The Strategy You Need to Improve Employee Engagement



Employee engagement is having a moment. While it’s common to find the term used interchangeably with job satisfaction, they’re not synonymous—they’re more like two halves of the same coin. Understanding the distinction will set better expectations, and focus your employee engagement strategy.

Employee Engagement—What It Is and What It’s Not

Employee engagement is impacted by everything from progress conversations to sharing values with an organization. Gallup defines employee engagement as “the involvement and enthusiasm of employees in both their work and workplace.”


Alternatively, job satisfaction is the sense of fulfillment a person derives from their work, aligning more with fair compensation and work-life balance. This is the important part: Engagement and shared values can’t be bought. They have to be earned.


Disengagement is a growing concern for employers worldwide that has a massive financial impact. Teams of discontent employees are not only less productive, but they also experience turnover at rates 18 percent to 43 percent higher than their highly engaged counterparts.

Signs of Disengagement

  • Not taking initiative
  • Meeting minimum expectations

Prioritize Internal Communications 

Internal communications should be the foundation of your strategy to improve employee engagement. It is the beating heart that supports circulation from top to bottom. When you’ve defined who you’re talking to and how you want to communicate, it provides a clear purpose for everything else.

Four Elements of an Internal Communications Strategy

To build an internal communications strategy that will strengthen your brand and improve employee engagement, you need to focus on:

  1. The right time: Be intentional with the timing of communication to ensure messages reach employees when they need them. Whether it’s a valuable update or a post-onboarding survey, good timing increases opportunities for engagement with what you have to say.
  2. The right channel: Know and understand where your employees prefer to get their information. Not everyone reads emails or checks the intranet. Some prefer to simply read posters in the breakroom. When you find the right channels to communicate with your employees, there’s greater potential for messages to be received and spark dialogue.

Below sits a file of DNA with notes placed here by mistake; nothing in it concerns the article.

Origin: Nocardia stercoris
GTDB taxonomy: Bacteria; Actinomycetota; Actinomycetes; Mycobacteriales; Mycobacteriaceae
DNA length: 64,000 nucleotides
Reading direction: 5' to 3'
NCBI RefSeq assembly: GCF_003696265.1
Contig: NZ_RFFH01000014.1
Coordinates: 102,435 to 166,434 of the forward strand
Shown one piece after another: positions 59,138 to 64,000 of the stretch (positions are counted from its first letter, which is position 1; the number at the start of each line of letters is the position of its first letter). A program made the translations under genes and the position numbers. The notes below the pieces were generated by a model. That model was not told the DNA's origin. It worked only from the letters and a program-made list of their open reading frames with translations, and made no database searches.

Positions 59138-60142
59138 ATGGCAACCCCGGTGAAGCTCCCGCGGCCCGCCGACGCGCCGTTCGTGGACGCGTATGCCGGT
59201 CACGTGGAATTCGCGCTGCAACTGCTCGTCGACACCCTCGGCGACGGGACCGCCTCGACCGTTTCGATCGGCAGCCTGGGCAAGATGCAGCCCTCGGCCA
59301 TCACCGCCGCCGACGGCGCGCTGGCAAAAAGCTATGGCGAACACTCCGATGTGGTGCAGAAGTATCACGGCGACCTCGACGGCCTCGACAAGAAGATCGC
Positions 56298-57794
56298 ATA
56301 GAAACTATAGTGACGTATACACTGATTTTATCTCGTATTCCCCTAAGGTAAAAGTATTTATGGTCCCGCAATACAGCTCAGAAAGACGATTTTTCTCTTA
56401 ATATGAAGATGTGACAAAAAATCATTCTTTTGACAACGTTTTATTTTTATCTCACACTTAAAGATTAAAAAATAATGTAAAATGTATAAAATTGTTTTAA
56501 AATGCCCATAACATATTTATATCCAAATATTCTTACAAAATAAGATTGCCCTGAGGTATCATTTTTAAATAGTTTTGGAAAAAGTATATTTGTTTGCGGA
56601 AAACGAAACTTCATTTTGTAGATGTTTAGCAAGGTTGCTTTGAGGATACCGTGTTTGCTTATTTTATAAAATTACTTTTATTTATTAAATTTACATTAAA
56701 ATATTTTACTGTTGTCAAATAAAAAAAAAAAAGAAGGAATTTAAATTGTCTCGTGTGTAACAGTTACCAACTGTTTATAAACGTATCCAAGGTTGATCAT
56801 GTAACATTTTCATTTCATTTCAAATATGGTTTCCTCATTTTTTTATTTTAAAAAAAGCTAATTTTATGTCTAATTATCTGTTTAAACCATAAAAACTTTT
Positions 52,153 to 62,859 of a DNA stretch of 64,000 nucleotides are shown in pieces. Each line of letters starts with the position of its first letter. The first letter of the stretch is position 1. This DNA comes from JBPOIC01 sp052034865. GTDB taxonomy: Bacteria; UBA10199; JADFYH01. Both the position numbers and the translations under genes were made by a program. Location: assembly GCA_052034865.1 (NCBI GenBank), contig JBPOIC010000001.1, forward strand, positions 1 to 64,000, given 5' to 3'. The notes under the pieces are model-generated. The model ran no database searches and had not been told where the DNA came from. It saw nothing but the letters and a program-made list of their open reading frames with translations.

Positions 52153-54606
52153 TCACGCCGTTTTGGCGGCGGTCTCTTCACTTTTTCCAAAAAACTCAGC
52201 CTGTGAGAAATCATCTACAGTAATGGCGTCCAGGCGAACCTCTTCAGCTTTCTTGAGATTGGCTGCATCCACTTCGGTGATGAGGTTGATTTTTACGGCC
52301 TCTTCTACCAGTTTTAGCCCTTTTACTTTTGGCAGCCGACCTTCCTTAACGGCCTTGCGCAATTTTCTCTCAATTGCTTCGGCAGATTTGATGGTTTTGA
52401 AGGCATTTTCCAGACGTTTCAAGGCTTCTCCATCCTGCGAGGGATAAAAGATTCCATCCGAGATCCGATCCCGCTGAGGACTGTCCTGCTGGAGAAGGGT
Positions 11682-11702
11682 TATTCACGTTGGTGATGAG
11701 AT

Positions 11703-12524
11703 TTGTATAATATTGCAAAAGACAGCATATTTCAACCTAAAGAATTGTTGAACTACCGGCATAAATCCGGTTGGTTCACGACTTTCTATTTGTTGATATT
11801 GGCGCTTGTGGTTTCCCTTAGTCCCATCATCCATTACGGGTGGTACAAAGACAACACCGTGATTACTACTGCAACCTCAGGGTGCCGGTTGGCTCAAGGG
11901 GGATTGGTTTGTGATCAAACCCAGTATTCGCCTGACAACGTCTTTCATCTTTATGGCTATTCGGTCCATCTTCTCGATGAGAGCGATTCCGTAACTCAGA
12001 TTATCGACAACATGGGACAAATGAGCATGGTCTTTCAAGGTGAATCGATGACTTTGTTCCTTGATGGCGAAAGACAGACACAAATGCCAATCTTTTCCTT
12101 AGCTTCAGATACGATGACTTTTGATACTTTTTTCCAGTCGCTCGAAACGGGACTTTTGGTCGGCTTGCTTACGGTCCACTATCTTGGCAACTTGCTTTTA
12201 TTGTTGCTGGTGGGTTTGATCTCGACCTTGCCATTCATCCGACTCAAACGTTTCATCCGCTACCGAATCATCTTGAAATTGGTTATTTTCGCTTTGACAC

3. The right speed: Have you ever been to a party where another guest wouldn’t stop talking? There’s a cadence to effective communications—read the room, identify the right speed for your team, and optimize as needed.
  4. The right tone: Every communication touchpoint should build your brand. What culture are you trying to cultivate? What values and beliefs does your organization hold dear? Keep these at the core of your communications to connect your employees with the identity of your brand.

Reinforce Messaging Offline

Internal communications aren’t the endgame to employee engagement. Be proactive and capitalize on every opportunity to support your strategic communication plan. Convince your team the culture you want to create is more than a nice message by putting words into action.

Recognize a Job Well Done

Employees don’t want to feel like they’re working in the dark. Make them feel seen by implementing recognition programs to identify and reward your team for good work.


It doesn’t have to be groundbreaking or award-winning. This provides opportunities for employees to feel valued and connected to their workplace, which strengthens your organization.

Practice Listening

Create a culture of respect with your employees by gathering feedback and demonstrating you are willing to act on their opinions and meet their needs. From skip-level meetings to pulse surveys and stay interviews, implementing multiple mechanisms to hear what your employees have to say supports a relationship of empathy and trust.


Be receptive to negative feedback. The goal is to improve employee engagement, so resist the temptation to punish honesty, and instead recognize it as an opportunity to problem solve.

Provide Development Opportunities

Encourage a career mindset with goal-setting meetings to define a path to growth and promotion for employees at all levels. Identify areas of growth and support professional certifications.


Employees are more likely to disengage when they feel there aren’t opportunities to grow within the company. Tell them you’re planning for their growth and development, and they will reconsider what the future holds.

Promote Work-Life Balance

Strict boundaries are signs of someone with strong values. They are willing to advocate for themselves and meet their own needs when conditions feel out of balance.


Lead by example and implement boundaries at an organizational level. Do away with the “first one in, last one to leave” mentality, and don’t expect employees to be on call for emails in the middle of the night.


Set expectations for days without meetings to encourage focused productivity. Consider flexible working arrangements and supporting personal needs and commitments. Boundaries are a healthy part of every relationship.

Say It Again

The real work of your holistic strategy to improve employee engagement is sticking with it. Be persistent and be patient. When you feel like you’re tired of saying the same thing again and again, remember your employees are only beginning to internalize it.


As you continue to tell and retell the story of your brand, don’t be afraid to change how you tell it. Reevaluate the audience response and adjust as you measure the impact.

If you’re ready to make your internal communications strategy a priority, we can assist. Let’s talk.


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